You and your employees spend nine or more hours sitting and working five to six days a week. Ever wondered why professionals complain about posture problems such as neck pain or back aches?
Back and neck pains occur because you are slouching on your desk or finding it uncomfortable to sit in your chair. Most physiotherapists and chiropractors advice their patients not to sit continuously for long hours, but often, your work demands that you spend 9-10 hours every day, chained to your desk.
The current trend is to choose office furniture, which not only looks good and enhances the image of your office, but also is ergonomically designed and is very comfortable for users.
Business furniture includes chairs, desks, molded workstations, reception furniture, file cabinets, board and conference room furniture, bookcases, office storage, break room furniture, office partitions, cubicles, etc.
- Desk - Be it working on a computer, meeting with a client or writing, a desk is the biggest and most important piece of office furniture. Buying a desk depends on the size and shape of the room. Choose desks which are wide and spacious, allowing you to spread your work without your desk looking like a hurricane just hit it! Based on the dimensions of your office and the number of people who will work within that space, choose desks which are circular, rectangular or square in shape and are available in different sizes. The desk must be sturdy and durable, easy-to-clean and contain enough drawers to put away all the things on your desk at the end of the day.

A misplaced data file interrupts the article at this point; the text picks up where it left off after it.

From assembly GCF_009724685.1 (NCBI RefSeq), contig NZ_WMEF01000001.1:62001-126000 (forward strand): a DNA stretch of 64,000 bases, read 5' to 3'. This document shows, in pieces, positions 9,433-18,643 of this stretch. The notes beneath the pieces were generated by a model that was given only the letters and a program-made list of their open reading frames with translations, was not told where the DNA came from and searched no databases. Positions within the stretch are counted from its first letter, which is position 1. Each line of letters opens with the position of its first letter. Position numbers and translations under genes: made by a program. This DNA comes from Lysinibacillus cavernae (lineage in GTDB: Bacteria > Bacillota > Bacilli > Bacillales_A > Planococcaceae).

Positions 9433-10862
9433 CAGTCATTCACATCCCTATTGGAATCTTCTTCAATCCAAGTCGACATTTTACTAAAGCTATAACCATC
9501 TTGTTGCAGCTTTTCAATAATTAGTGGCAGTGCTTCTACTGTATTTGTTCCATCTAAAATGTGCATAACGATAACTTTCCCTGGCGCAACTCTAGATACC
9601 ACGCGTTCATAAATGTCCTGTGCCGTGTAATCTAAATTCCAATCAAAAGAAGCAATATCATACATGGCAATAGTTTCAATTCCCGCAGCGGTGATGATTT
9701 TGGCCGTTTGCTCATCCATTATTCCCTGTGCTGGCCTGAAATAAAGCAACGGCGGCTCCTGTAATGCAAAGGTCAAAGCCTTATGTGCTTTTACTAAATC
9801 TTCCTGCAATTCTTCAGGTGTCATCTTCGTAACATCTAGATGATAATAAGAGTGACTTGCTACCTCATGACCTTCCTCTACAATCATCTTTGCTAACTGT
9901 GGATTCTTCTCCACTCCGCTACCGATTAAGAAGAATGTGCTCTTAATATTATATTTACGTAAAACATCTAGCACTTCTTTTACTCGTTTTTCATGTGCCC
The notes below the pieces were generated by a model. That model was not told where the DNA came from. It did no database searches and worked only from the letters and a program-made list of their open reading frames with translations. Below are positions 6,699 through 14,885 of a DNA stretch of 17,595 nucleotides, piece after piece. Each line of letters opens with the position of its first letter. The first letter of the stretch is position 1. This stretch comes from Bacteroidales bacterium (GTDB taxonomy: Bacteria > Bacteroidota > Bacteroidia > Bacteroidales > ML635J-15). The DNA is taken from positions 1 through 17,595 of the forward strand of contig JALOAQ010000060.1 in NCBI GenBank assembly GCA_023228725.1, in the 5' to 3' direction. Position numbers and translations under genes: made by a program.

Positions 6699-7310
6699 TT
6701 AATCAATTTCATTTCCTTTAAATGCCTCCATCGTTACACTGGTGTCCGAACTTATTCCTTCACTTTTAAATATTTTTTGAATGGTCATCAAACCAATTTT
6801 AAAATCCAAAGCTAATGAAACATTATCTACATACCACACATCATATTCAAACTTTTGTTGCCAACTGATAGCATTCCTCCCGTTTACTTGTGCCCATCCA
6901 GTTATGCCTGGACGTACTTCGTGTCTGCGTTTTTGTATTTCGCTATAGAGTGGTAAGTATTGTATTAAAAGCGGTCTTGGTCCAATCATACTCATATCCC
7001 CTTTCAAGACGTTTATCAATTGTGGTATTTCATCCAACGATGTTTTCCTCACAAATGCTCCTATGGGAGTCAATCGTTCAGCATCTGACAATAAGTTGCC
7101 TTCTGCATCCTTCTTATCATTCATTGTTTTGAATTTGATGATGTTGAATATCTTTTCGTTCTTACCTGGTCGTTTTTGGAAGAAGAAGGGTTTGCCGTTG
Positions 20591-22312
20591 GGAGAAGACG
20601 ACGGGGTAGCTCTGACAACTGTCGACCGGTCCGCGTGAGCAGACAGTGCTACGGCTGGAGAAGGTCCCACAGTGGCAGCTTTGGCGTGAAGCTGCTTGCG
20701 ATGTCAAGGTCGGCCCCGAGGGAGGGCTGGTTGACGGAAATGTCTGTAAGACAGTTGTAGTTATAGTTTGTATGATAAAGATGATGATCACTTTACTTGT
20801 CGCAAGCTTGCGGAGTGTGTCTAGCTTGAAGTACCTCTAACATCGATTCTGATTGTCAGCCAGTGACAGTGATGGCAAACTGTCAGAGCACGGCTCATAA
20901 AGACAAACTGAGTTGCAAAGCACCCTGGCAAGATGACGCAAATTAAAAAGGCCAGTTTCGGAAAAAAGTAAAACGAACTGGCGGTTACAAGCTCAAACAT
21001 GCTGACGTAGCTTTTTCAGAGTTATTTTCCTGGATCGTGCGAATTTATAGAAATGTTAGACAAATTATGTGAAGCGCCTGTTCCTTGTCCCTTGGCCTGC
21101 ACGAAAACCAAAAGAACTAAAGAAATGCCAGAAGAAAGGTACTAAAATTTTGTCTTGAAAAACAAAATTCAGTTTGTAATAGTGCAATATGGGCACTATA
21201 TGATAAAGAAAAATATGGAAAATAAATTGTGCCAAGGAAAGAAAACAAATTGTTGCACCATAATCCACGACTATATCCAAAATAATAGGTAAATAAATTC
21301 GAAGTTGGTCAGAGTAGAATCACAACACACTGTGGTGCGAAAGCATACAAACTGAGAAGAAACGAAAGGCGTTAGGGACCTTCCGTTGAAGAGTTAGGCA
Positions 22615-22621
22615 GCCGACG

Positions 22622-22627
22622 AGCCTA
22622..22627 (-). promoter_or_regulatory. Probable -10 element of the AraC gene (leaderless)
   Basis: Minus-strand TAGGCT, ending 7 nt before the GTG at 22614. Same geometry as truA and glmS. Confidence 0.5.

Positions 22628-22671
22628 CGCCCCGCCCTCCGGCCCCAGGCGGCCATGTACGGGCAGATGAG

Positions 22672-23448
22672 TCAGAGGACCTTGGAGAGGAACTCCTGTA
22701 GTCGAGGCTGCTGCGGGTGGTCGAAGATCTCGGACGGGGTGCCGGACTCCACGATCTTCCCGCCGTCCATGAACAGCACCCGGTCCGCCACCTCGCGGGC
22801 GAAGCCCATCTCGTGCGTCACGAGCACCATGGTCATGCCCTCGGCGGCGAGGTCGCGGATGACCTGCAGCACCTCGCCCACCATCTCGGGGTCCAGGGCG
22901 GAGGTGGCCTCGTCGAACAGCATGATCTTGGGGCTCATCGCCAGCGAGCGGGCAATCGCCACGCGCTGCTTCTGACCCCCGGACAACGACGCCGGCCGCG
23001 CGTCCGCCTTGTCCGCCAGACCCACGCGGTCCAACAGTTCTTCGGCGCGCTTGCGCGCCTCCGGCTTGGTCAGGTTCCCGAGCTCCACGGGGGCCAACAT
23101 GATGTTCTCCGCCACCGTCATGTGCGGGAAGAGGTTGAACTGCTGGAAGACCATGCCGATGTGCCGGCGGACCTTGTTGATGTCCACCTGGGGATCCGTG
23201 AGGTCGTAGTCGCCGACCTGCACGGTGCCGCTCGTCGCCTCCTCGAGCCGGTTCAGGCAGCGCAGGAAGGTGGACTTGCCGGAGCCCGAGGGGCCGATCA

- Chair - You should be spending the maximum amount of money on chairs, given that this is one piece of furniture that is most used in the office. The chair should be ergonomically designed and adjustable, to suit employees with different heights, frames and postures. The upholstery should be firm and comfortable, leather being the ideal material (but expensive). The arms should be cushioned with the height being adjustable to suit everyone’s needs. It should provide firm support for the back, neck and shoulders and prevent the tendency of most people to slouch.
- Workstations and cubicles - Most companies prefer to have prefabricated workstations and cubicles instead of the traditional desk-and-chair furniture. However, a big drawback to buying readymade prefab office furniture (aka cookie-cutter furniture), is that ‘one size fits all’ and there is no scope for ensuring individual comfort. Rather than ordering readymade furniture, hire a contractor or decorator who will provide customized work without compromising on the overall look and uniformity.
- Filing cabinets and other furniture - Here again, don’t buy readymade products which come in fixed sizes and may not suit your overall requirements. Consider the amount of space required for storage, seating areas, cafeteria facilities, etc. and then choose the appropriate furniture. Quantity is also important since you wouldn’t want to have every bit of space occupied with some piece of furniture or the other, leaving no elbow room or space to move around.
Follow the guidelines in this article when you set out to buy business furniture and you’ll never go wrong.